cats and cats and cats
Cats and Cats and Cats by Farzeen Jabbar.

When and where was the album recorded?
If I’d Had An Atlas was recorded over 11 days in deepest darkest Wales (Giant Wafer Studios in the Brecon Beacons), it was great to be so far away from any bustling cities and we could really concentrate there. We also did some recordings of extra instruments (tuba, cello, accordion etc.) in Folkestone at Barewires Studios.

What inspired the name If I’d Had An Atlas?
The name is from a lyric in the title track which reads “I don’t know, if I’d had an atlas, where we would be,” which fell out of my brain at some point and I scribbled it down. I like the imagery of someone imagining that if they’d had a map they would have done things differently but of course there is no map and life is chaotic and that’s why it’s amazing.

What was the best bit about playing on the Tripod Stage?
I really enjoyed just turning up and using what instruments we could gather to piece together a set and then managing to pull it off! Thanks loads to Lulu and the Lampshades for lending us their equipment and also for being really brilliant. The only bad point was when I dedicated a song to my brother only to find he’d run off to watch Nora Jones!

What was your favourite part of Glastonbury this year?
I saw some of my favourite Glastonbury performances this year by bands like: Boxcar Aldous Huxley, Tubelord, the Dirty Projectors, Meursault and Imogen Heap; I was also gobsmacked at the lightning men and amounts of fire in Arcadia. But I have to say the weather, I was there for 8 days and I didn’t see a drop of rain. Amazing.

What other festivals are you playing at?
We’ve got a couple more lined up in July: Lounge on the Farm in Canterbury on Friday 9th (at 12pm) and 2000 Trees Festival in Cheltenham on Saturday 17th. Then we’ll be playing a farewell show for our violin player in London at some point as she’s leaving the band, but we’ll be back on the scene in October for a UK tour. Hopefully see you soon.

Glastonbury 2010 Climate Camp Cats and Cats and Cats

Ben has one of those voices that delights in the slightly out of the tune: it shouldn’t work but most of the time it somehow does: his wailing vocals become a feature in themselves, especially when offset against such a lush backdrop: brass, strings, entire orchestras, choirs, all have their place on this album – occasionally screeching to a standstill that echoes the offkilter vocals. It’s all great fun. Stand out single A Boy Called Haunts is a triumphant melody about… a boy who is trying to impress a girl, so he dresses up as a ghost on Halloween. Only trouble is that he then becomes a real ghost and discovers that she spends her free time having sex with men in porn films. As you do. Ben has been learning Japanese for 3 years so he decided to write a song in Japanese “half to see if I could and half to show off”.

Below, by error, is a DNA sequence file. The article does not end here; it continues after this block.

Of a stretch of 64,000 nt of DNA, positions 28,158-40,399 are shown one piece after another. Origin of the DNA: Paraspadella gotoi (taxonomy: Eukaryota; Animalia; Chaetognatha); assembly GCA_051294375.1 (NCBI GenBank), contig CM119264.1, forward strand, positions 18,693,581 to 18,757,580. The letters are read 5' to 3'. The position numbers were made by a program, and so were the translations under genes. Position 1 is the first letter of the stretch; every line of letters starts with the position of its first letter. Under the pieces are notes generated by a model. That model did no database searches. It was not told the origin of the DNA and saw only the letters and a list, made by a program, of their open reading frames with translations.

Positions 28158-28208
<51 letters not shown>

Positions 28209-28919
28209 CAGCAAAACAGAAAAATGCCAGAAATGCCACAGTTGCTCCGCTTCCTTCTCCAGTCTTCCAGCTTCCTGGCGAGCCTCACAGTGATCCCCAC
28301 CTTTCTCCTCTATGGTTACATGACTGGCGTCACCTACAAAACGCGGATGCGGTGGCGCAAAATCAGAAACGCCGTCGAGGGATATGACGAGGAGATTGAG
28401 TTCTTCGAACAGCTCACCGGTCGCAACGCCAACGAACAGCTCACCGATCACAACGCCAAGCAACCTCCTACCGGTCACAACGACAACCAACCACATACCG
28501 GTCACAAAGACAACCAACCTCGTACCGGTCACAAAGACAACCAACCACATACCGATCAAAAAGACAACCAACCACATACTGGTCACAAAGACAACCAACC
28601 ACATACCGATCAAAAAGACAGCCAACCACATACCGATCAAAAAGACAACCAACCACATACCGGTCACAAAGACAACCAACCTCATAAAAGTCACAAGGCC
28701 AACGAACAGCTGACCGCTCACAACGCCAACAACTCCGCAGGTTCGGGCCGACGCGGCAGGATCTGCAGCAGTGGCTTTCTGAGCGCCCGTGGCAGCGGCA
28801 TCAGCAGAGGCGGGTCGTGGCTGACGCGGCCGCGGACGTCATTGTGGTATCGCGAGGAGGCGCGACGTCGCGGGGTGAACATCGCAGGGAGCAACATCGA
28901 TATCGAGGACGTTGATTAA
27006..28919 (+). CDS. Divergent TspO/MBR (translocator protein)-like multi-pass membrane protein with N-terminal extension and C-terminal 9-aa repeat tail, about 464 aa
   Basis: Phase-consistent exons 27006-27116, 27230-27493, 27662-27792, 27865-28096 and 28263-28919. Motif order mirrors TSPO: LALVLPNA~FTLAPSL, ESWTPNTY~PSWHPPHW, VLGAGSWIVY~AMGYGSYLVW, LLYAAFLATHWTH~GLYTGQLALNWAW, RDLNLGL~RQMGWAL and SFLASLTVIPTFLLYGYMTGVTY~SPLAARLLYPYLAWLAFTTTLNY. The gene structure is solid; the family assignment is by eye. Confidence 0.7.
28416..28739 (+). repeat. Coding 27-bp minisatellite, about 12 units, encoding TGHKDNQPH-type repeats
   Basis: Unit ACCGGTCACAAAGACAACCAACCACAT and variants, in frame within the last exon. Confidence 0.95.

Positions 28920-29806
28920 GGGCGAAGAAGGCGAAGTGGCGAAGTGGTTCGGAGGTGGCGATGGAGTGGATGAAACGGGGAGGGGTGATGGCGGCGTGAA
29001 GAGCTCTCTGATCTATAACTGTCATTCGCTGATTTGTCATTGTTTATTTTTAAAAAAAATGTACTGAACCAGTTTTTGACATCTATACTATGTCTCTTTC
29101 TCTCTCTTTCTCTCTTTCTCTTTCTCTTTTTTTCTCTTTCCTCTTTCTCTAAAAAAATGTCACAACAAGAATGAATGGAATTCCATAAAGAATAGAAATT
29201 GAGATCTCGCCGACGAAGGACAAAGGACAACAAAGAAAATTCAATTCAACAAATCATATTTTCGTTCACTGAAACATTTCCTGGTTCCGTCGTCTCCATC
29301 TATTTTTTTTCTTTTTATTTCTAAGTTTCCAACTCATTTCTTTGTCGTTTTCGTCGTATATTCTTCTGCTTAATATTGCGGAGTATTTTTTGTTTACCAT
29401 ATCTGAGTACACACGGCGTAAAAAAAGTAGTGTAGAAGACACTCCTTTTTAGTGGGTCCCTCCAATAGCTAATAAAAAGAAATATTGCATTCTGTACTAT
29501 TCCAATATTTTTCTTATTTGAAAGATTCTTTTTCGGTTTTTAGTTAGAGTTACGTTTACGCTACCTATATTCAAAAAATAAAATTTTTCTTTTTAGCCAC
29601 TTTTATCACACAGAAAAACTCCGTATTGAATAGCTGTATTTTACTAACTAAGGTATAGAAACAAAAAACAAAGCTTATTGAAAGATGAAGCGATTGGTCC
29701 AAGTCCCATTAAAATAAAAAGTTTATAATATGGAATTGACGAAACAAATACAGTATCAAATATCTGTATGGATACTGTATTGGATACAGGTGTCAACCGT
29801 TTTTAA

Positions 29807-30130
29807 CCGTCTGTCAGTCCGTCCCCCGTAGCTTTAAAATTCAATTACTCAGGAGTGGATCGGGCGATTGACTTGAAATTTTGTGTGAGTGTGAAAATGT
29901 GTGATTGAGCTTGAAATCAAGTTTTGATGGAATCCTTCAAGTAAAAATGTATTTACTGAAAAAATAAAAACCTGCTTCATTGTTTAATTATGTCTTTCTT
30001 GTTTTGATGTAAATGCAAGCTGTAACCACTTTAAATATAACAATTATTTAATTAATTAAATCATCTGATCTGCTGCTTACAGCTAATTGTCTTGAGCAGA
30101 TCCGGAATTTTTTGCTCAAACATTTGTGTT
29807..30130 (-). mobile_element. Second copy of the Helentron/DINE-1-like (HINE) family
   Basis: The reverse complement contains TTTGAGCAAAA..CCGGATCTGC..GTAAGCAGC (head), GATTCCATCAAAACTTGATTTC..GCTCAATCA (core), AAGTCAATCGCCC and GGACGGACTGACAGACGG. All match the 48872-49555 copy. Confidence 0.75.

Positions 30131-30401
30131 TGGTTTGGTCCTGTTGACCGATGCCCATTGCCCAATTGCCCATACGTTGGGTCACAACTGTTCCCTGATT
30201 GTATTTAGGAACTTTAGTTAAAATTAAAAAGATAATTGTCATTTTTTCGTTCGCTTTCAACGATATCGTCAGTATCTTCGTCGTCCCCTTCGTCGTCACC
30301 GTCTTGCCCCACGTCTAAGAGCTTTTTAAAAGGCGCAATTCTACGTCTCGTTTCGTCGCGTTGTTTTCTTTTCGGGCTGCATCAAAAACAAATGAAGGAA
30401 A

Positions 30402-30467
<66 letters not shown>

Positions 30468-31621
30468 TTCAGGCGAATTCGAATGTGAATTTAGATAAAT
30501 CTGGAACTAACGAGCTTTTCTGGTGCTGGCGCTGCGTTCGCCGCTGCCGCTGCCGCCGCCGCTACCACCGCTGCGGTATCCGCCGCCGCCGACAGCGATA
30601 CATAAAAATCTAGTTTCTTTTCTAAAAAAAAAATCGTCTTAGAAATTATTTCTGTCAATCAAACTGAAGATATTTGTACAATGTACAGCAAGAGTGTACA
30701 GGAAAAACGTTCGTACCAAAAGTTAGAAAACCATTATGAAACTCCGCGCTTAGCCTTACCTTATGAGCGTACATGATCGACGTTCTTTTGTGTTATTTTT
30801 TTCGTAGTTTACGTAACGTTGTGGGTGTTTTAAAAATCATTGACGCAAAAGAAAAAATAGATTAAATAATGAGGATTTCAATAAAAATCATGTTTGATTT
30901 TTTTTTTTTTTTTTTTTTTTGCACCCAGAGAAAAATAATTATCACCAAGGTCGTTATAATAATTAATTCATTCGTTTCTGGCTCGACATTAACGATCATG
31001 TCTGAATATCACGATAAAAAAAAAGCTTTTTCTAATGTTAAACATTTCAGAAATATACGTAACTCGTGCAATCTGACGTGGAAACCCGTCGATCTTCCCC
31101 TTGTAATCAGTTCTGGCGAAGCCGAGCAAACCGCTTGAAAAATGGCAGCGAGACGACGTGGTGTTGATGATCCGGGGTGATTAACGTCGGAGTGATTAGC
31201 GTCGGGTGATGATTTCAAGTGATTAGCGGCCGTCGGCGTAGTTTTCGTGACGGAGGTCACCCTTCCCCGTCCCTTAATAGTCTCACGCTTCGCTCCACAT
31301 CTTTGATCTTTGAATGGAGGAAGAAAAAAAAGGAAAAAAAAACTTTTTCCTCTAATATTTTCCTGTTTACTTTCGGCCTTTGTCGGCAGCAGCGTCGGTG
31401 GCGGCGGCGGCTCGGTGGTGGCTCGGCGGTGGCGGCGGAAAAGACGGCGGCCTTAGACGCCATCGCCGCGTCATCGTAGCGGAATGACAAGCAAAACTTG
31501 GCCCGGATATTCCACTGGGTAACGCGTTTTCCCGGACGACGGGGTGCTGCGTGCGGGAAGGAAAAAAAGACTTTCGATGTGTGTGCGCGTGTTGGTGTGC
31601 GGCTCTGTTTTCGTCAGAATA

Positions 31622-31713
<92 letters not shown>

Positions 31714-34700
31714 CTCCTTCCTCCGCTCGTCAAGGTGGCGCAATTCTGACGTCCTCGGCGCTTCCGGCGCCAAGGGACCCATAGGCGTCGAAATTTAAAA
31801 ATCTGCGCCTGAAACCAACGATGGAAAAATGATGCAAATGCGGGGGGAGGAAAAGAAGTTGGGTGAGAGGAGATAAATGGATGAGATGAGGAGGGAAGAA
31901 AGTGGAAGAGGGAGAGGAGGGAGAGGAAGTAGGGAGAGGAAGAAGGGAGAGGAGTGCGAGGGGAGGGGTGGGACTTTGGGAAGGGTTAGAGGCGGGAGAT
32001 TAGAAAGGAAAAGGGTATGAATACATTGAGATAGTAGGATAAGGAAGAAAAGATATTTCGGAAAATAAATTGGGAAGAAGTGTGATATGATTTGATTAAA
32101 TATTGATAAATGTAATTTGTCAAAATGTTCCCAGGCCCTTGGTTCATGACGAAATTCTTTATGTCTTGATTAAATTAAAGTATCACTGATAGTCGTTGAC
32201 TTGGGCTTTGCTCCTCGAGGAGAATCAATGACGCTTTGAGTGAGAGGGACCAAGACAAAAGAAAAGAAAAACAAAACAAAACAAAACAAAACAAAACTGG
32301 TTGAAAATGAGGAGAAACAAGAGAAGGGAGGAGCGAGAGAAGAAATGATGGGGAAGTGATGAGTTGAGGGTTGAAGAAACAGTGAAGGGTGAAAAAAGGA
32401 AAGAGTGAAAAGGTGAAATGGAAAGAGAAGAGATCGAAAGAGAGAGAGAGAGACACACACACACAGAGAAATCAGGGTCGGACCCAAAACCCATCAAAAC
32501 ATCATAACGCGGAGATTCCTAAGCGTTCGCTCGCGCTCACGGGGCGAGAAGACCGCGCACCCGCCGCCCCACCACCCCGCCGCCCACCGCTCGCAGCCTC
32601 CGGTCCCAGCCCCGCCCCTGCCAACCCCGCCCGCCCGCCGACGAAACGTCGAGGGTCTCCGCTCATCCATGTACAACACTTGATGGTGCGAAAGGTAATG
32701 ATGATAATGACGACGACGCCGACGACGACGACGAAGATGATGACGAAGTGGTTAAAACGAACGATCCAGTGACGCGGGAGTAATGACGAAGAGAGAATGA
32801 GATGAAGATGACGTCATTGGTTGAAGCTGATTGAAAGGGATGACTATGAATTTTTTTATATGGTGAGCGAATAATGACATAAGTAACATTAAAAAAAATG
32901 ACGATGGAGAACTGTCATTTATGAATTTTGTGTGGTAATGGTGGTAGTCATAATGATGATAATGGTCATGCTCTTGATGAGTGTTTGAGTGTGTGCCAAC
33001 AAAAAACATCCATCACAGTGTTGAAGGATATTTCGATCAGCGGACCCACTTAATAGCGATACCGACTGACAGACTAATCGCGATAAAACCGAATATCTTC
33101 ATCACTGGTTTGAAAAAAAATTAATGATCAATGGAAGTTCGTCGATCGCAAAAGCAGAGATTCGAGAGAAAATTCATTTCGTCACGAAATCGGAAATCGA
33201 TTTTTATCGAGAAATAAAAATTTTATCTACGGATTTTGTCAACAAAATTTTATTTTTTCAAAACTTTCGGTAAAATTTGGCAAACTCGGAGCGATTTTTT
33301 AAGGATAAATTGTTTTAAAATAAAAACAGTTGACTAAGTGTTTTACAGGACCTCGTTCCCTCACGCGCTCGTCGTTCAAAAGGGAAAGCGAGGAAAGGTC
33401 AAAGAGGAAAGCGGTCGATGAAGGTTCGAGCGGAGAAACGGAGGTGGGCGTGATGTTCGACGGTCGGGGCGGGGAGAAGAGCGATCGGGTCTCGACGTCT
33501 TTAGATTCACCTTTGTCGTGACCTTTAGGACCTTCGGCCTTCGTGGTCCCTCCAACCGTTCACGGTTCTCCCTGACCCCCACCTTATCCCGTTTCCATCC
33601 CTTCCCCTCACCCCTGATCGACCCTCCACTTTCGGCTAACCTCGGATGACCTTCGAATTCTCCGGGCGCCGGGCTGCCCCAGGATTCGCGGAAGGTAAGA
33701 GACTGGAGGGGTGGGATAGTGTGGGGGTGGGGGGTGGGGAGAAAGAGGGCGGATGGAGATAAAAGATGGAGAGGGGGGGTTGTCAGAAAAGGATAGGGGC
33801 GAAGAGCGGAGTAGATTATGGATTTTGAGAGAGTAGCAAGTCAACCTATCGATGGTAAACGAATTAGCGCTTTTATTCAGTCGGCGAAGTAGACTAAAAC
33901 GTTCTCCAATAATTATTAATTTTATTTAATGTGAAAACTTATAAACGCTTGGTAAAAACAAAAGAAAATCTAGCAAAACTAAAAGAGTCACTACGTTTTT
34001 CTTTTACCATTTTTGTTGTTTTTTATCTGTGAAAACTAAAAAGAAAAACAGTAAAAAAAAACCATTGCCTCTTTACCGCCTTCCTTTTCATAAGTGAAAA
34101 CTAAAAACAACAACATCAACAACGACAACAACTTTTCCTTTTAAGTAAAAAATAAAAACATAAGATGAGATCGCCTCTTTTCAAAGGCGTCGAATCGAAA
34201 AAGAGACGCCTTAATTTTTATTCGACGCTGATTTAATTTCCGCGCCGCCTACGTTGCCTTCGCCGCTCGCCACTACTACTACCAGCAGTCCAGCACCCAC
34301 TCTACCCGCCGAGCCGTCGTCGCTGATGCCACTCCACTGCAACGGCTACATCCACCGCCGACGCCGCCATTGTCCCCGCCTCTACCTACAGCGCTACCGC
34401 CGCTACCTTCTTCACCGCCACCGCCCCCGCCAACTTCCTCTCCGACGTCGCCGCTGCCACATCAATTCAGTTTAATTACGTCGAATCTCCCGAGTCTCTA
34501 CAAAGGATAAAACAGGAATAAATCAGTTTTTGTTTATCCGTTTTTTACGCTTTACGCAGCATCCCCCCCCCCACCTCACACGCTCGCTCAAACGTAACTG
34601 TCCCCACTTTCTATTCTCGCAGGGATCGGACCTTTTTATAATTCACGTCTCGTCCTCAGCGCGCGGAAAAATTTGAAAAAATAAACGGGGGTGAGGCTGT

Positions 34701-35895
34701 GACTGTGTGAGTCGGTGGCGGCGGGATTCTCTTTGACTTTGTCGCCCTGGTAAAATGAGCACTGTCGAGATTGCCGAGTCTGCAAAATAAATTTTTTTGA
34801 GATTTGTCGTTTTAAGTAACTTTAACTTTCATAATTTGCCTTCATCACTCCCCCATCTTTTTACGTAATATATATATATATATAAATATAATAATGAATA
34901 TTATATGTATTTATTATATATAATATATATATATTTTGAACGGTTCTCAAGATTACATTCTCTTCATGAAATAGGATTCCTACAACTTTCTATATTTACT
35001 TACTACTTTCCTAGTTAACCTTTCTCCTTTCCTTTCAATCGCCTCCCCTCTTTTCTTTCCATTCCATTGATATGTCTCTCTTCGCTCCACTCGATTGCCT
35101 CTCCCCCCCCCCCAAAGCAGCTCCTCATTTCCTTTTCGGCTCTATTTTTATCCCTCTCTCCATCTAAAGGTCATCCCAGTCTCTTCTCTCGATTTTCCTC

Glastonbury 2010 Climate Camp Cats and Cats and Cats

Towards the end of the album curveball Suizokukanni works surprisingly well, even if the subject matter is equally bonkers. In it Ben’s fictional brother talks to the fish in the garden pond so he gets shunned. One day Ben hears the fish in the garden calling his name and realises he can talk to them. The last line roughly translates to “Lets go to the aquarium together and never return!”. This is followed by the beautiful The Smallest Song, a much quieter and more subdued affair, even as the brass section kicks in. The next single will be If I’d Had Antlers, which features sawed and plucked violin melded to trademark awkward beats and a surprisingly delicate melody. Watch out for the animated video. Cats and Cats and Cats might be an acquired taste, but they’re wonderfully original and definitely a grower. Well worth checking out.

carolyn-alexander-attila the stockbroker
Attila the Stockbroker by Carolyn Alexander.

Our final performer was another late booking – Attila the Stockbroker, pint in hand, gave us some grand punk beat poetry. 60 years old and able to give any number of youngsters a run for their money. I’d like to see more of him one day.

Glastonbury 2010 Climate Camp Attila the Stockbroker

And so ended my Tripod Stage musical line-up. And what a joy it was. Here’s hoping we can do as well next year…